Few expected it when in 1991, one of rock’s most legendary and influential bands suddenly (and briefly) reappeared on the scene. Television had released two landmark albums in the 1970s, both revolutionary in bridging the chasm between 70s guitar-god rock and the minimalist aesthetic of punk/new wave. With a style best described as the audio equivalent of film noir, Television stood rock convention on its head, melding an angular, bracing method that appealed to the hipsters, while forging a twin-guitar attack that warmed the hearts of fist-pumping rockers everywhere.
It’s a familiar story: Television’s influence far outstripped the group’s commercial impact. Like so many other groups of that era (New York Dolls, Rocket From the Tombs) their genius was recognized — and even then only belatedly — primarily by the cognoscenti.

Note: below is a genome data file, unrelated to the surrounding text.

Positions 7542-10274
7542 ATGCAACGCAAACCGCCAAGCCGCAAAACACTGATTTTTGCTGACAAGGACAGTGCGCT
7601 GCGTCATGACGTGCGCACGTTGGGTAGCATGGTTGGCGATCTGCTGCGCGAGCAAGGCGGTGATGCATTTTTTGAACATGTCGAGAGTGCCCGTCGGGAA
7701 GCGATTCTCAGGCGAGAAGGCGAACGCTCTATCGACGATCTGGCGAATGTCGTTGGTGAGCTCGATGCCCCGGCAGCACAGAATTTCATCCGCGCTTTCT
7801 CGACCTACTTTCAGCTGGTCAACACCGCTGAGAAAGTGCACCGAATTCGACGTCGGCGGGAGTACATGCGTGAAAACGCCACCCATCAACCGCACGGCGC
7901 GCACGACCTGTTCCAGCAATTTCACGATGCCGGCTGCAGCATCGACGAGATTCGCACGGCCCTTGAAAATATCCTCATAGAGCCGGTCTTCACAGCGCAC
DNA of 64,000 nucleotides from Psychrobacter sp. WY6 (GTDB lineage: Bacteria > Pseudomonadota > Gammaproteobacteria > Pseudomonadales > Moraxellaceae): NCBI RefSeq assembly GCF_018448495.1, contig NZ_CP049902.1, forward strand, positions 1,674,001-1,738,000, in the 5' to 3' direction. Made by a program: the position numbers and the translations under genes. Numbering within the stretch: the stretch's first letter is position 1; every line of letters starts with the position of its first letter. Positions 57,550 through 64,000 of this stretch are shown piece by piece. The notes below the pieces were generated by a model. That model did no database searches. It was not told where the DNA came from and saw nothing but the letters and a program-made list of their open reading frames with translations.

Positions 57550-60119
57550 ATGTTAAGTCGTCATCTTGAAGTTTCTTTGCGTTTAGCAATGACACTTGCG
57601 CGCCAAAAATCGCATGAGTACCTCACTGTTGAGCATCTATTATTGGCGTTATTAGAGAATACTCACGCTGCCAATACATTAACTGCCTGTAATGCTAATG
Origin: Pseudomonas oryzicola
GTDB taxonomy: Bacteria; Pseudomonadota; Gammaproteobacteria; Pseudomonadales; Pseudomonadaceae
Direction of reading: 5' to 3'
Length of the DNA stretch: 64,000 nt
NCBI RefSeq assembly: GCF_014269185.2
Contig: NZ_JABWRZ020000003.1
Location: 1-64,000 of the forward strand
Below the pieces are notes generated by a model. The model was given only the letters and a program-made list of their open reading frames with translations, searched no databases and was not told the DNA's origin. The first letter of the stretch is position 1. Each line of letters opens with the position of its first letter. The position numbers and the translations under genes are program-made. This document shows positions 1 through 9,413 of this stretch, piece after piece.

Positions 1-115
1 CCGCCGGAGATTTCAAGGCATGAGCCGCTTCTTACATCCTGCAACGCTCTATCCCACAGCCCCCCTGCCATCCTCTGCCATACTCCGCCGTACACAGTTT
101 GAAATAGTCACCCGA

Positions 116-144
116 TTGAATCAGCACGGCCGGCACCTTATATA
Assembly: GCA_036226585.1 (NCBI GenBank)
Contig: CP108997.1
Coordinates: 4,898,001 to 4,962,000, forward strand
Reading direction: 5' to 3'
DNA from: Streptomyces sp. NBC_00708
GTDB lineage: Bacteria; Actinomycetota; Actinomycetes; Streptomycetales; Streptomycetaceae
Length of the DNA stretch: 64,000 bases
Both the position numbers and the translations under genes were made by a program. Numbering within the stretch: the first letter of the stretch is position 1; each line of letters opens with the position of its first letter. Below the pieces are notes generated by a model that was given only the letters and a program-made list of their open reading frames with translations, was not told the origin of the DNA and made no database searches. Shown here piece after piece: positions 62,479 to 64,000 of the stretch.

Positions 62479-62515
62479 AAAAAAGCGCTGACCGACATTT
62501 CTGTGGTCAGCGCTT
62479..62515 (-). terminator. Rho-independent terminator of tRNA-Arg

So it was a surprise when the classic lineup quartet (ace guitarists Tom Verlaine and Richard Lloyd plus Fred Smith and Billy Ficca) reformed. Their eponymous 1992 release picked right up where Adventure had left off some fourteen years earlier. Yet Television sounds today even less dated than the earlier efforts.
The reformed group played dates in the USA and England; several shows were captured by audience tapers. A two-disc recording from the Town & Country Club in London finds Television doing precisely what one might expect. Never ones to look backward, they played the new songs while expanding arrangements in a considered, logical way without ever descending into noodlesome jamwankery.
This set presents most of the ’92 album, but the group inexplicably passed over one of the most accessible tracks, “Shane, She Wrote This.” The sole nod to the past is the encore, “Little Johnny Jewel.” This set is a must for aficionados of ’77 punk and, for that matter, damn near everything that came in its wake.
Difficulty to Locate: 8 out of 10
General Listenability: 9 out of 10
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